After we ate a late lunch we headed just down the road from the campground to The Acadia Mountain Trail. This trail is a loop that takes you up to two different summits with great views of Somes Sound. It was a challenging hike but because of the fog, there weren’t very good views. The trail crew was working on part of the trail so we had to take a detour. For the day in Bar Harbor and on the trail, we ended up walking 22,601 steps, 9.56 miles and did 86 flights of steps.
Wednesday 9/21/16 Wendy wanted to try canoeing today. She wanted to find a place that would rent us a canoe that all of us could fit in. (including Faith) She called around and found a place called National Park Canoe & Kayak Rentals. It was just a short drive from our campgrounds and located right at the top of Great Long Pond which is 4 miles long and on the quiet side of Mount Desert Island. They are right across the road from the water so they give you a dolly to load the canoe on and push it to the water. Rose, Wendy, and Faith all got into the canoe and I pushed it out into the water. It took us a little while to get our balance. Every time Faith would move around and it felt like the canoe would tip. Once we got used to it we started paddling. Faith was pretty good in the canoe but she stood up the whole trip. The lake is a mix of privately owned land and park-owned land. So the first half hour of our trip we checked out some of the houses built along the lake. Anything from a small cottage to larger million dollar homes. The lake is shallow so no one owns any big expensive boats. After a while, we paddled to a rocky park owned section and got off to walk around a little. Getting back in the canoe was a little harder than at the boat launch. We had to lift Faith into the canoe. We paddled along the shoreline heading back to the launch. The rental was for 4 hours but we knew we wouldn’t go that long. Once we got back and returned the canoe we hung out a while enjoying the peacefulness of the lake.
We headed back to the campgrounds. Our plan was to leave Faith in the trailer and go into Southwest Harbor for some lunch. When we got back to the trailer I checked my phone and I had a message. It was Smugglers Den Campground telling me that I was supposed to be leaving today. Check out time was 1:00 and it was already 2:30. There was a big mix up. I thought I had reserved 11 nights but they had me down for 10. I walked down to the office to try to straighten it out. What they told me was that our site was reserved for tonight and they didn’t have any other sites available. I had to get out ASAP because the next guy would be here any minute. I even asked if I could just stay in their recreation field with no hook-ups for one night because I had nowhere else to go. Again the answer was no. So I rushed back to the trailer to give Rose and Wendy the bad news. We packed everything up and hooked to the truck in record time. I moved the trailer to a vacant business near the road until we figured out what to do.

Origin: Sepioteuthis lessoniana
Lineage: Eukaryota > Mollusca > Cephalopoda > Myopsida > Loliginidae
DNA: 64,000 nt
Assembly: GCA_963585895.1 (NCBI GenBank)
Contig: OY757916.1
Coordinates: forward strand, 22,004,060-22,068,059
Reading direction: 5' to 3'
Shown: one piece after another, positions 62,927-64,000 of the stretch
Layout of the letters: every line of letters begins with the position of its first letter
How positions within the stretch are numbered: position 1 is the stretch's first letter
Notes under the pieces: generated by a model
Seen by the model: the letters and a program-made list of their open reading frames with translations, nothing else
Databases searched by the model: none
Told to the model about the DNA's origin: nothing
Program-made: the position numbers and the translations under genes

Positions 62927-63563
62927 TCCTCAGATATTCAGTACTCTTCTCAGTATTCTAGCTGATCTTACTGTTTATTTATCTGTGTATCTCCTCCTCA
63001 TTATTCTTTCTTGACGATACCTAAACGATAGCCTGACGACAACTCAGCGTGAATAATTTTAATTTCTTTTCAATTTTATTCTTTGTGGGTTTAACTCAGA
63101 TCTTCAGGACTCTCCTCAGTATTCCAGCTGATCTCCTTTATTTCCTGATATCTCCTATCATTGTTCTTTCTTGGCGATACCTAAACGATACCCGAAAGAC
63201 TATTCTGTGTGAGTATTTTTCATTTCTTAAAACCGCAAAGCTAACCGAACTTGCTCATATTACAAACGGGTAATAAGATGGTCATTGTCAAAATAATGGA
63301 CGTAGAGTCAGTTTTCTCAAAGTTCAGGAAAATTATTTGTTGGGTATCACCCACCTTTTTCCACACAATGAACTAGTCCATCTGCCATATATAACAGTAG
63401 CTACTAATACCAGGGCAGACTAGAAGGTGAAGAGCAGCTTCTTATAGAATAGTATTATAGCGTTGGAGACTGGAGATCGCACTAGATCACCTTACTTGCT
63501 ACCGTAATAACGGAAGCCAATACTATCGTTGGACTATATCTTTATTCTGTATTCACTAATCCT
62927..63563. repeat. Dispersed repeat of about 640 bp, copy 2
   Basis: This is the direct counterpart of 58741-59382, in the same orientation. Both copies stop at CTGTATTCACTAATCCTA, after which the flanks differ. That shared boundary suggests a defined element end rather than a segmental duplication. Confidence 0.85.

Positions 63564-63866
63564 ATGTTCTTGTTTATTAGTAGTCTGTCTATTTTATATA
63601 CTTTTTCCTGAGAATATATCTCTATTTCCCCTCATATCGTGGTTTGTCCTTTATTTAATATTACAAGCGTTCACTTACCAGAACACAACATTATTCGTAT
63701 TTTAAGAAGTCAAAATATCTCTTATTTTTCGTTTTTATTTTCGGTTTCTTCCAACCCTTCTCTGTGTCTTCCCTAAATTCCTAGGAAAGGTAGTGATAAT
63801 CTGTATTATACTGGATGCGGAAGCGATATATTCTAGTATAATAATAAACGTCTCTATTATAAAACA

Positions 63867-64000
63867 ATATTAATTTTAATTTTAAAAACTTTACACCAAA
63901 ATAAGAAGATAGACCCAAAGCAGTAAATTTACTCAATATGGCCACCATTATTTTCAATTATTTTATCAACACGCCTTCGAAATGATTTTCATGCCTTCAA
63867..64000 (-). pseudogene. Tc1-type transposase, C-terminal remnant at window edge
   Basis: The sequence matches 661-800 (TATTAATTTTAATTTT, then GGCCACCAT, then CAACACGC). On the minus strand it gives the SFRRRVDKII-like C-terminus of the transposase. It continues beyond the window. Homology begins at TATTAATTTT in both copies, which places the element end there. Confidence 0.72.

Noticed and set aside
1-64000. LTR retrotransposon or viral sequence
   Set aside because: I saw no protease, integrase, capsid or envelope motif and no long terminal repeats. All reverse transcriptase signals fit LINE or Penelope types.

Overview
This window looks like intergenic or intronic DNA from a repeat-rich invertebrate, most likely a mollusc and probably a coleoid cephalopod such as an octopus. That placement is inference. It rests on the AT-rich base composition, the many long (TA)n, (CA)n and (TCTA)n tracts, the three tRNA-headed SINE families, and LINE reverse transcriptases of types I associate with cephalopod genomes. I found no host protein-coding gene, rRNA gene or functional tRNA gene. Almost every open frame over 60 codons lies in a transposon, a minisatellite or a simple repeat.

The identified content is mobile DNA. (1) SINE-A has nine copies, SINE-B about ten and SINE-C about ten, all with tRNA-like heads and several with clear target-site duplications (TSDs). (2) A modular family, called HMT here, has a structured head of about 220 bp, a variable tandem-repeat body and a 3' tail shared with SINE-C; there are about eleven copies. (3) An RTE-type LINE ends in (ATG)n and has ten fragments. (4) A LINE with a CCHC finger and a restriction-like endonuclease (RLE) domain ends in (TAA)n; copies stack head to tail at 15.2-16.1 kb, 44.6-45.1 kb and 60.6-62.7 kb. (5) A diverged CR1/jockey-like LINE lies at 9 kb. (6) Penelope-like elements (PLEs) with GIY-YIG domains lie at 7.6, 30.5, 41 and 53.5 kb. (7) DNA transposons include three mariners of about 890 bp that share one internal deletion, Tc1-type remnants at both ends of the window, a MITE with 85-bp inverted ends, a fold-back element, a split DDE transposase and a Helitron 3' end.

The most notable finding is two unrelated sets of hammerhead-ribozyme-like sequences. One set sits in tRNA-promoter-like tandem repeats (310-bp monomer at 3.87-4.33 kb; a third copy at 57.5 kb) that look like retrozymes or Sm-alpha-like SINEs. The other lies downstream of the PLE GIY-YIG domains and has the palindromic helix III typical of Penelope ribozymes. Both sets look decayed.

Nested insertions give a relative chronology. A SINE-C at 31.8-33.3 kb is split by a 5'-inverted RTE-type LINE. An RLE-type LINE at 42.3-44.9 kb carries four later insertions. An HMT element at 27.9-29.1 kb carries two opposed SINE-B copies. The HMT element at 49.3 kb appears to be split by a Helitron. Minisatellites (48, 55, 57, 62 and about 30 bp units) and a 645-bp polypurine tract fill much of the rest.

We made a call to a KOA (Kampgrounds of America) that was about 20 minutes away and they had a site for one night. So we drove there and set up. This place was called KOA Bar Harbor Oceanside. It was a large campground that borders the ocean but only had a dozen or so ocean view sites. I didn’t like the place. The sites were in a big open area with no trees. Nothing like the spot we had at Smugglers Den. Oh well, at least we had a place to stay and we were only here for one night.
After we got set up, we headed back to Southwest Harbor for something to eat. We took Faith with us and found a place that had picnic tables outside. On the way back to the trailer we stopped at The Echo Lake Beach area and walked around until dark.
Thursday 9/22/16 One last thing we wanted to do before we left Acadia National Park was to see the sunrise on top of Cadillac Mountain. A trip to Acadia isn’t complete without it. We wanted to do this earlier but the weather didn’t cooperate. Standing about 1,530 feet in height, Cadillac Mountain is the tallest mountain on the North Atlantic seaboard and the first point of the United States to greet the rising sun’s rays. This is a very popular activity and we knew there would be other people wanting to do the same thing, but really how many would get up at 5:00 AM and make the drive for the 6:15 sunrise? Apparently a lot! There was a steady stream of cars bumper to bumper traveling up the mountain road. I guess we should have left earlier because there was nowhere to park when we got to the top. I had to drop everyone off and start down the road. I parked about a 1/4 mile away right off the road. It was a mess! And this is off season! I did get back to Rose, Wendy, and Faith before the sun came up.
After the beautiful sunrise, we headed down the mountain and into Bar Harbor for a big breakfast. We went back to Cafe This Way and waited for them to open at 7:00 AM. After our breakfast, we headed back to the trailer to pack up. We left the campground around 10:00 and hit the road. In the next two days, we have to travel about 800 miles. We needed to get close to the Washington DC area to attend my cousin’s wedding and my uncle’s 100th birthday celebration. Goodbye Acadia! It’s been fun! We’ll be back someday. On to Washington, DC.
We decided to drive as long as we could and find a place to stop along the way. We ended up traveling about 470 miles the first day and spent the night in a Walmart parking lot in Newburgh, NY. There were 5 other RVs parked there. Wendy and Faith were headed home the same way so they slept in the trailer with us that night.